Sushiswap teams take offense: Launched just over a year ago, the Sushiswap exchange platform has become a staple in the DeFi sphere. Initially developed on Ethereum (ETH), it is now accessible on many other blockchains, such as Polygon, Binance Smart Chain (BSC), or Avalanche.
A vulnerability present in Sushiswap?
On September 23, the Coinfomania media was in the spotlight after publishing an article about a possible loophole in Sushiswap.
According to the reported information, a white hat hacker has discovered a vulnerability that would endanger “at least one billion dollars in user funds.”
According to the report provided by the hacker, it would be the EmergencyWithdraw function, present in the MasterChefV2 and MiniChefV2 contracts, which would be incriminated. This feature allows liquidity providers to withdraw their tokens in the event of an urgent event, potentially losing the rewards earned up to that point.
However, according to the hacker, this feature does not work as it should. In fact, the withdrawal may fail if there is no reward present in the Sushiswap funds.
As a result, users could potentially have their funds locked, if the reward pools are empty. A situation that has already occurred, knowing that it is the developers who reload the rewards funds manually through a multiple signature address.
“It can take around 10 hours for all signature holders to agree to fill out the rewards account, and some rewards funds are empty multiple times a month. “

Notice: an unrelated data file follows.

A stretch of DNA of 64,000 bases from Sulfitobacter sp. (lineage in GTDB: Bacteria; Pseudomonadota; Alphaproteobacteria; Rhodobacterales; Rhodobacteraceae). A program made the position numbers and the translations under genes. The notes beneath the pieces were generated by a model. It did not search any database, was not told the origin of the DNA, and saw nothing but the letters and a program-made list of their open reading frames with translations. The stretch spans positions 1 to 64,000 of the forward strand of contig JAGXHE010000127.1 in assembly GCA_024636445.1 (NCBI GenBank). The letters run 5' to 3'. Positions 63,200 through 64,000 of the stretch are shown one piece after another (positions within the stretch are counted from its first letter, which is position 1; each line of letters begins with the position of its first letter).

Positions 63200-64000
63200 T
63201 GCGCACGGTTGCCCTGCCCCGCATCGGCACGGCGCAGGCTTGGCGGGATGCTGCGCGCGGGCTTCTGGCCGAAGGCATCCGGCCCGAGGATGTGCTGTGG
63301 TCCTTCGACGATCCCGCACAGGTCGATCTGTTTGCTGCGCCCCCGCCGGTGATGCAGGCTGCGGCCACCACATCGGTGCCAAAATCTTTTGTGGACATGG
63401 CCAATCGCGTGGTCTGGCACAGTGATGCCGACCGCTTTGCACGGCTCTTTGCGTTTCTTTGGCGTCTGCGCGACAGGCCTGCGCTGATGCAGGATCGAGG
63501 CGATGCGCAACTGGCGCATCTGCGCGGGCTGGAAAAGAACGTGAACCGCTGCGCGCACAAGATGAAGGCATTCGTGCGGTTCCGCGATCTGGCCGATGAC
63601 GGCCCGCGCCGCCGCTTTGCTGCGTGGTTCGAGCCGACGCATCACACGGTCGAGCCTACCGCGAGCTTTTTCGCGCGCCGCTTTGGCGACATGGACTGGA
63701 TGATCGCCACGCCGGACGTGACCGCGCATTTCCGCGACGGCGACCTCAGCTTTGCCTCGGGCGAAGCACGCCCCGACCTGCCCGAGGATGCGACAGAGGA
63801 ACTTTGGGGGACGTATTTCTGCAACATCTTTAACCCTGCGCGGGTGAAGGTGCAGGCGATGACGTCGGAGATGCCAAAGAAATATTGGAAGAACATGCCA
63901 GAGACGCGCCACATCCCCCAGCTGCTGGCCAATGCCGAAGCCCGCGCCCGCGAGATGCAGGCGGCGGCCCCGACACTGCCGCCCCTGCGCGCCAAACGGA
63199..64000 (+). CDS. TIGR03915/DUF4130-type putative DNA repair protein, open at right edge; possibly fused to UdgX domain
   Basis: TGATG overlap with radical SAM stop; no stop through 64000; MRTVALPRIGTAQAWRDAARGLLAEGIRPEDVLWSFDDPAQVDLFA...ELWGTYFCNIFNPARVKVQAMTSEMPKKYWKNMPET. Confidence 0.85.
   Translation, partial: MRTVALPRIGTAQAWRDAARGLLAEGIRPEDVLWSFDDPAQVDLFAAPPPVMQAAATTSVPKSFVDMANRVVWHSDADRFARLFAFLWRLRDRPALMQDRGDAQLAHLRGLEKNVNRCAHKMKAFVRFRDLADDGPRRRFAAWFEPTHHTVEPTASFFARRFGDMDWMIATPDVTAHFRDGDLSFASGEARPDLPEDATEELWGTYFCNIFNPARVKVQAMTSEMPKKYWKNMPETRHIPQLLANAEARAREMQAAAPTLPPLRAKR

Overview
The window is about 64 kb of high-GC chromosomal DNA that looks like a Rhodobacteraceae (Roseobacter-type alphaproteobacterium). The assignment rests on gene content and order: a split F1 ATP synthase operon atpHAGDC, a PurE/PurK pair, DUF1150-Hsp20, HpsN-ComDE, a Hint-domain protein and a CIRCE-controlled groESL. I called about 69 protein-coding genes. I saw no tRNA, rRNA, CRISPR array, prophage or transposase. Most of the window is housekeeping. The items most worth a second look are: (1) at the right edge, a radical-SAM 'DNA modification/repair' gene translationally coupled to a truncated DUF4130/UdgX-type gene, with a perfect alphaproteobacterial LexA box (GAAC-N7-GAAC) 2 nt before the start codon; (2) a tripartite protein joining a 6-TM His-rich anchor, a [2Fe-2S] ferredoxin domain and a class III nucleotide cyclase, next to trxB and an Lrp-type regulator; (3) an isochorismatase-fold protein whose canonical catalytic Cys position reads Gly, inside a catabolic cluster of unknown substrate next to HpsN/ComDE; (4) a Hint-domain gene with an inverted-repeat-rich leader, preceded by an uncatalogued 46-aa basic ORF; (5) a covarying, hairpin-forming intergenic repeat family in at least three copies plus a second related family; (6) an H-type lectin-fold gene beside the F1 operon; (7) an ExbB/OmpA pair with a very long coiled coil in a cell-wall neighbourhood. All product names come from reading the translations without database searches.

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A false problem for Sushiswap
After discovering this vulnerability, the hacker tried to contact the project teams to alert them and, why not, recover a few tens of thousands of dollars in rewards for finding the flaw.
However, after posting the issue on Immunefi’s bug bounty platform, where Sushiswap is offering a reward of up to $ 40,000 for revealing a critical flaw, the hacker removed his post without any reward. It was then that he decided to go public with the matter, in order to “make current and future users of Sushiswap aware of the risks they run by relying on these vulnerable contracts.”
Finally, the Sushiswap teams reacted to this case after the publication of Coinfomania. Sushiswap CTO Joseph Delong was not a dead hand in his responses on Twitter:
“We want a retraction. This article did not do the least bit of research or source verification. Nice title, but it’s sheer nonsense. “
Meanwhile, developer Mudit Gupta reacted in a more structured way by explaining why it was not a vulnerability:
“This is not a vulnerability. There are no funds in jeopardy. If the rewards run out of rewards, the LP withdrawal fails, but anyone (not just Sushi) can reload the rewards in an emergency. “
He later specified that this mechanism would be modified in the next version of MasterChef contracts, but that it takes time to conduct audits and migrate production contracts.
The reaction of the Sushiswap teams is somewhat violent to an Internet user who was simply trying to bring out a curious mechanism. An even more surprising reaction given that Sushiswap has had two vulnerabilities on its Miso platform in recent months, one of which resulted in the loss of $ 3.1 million.
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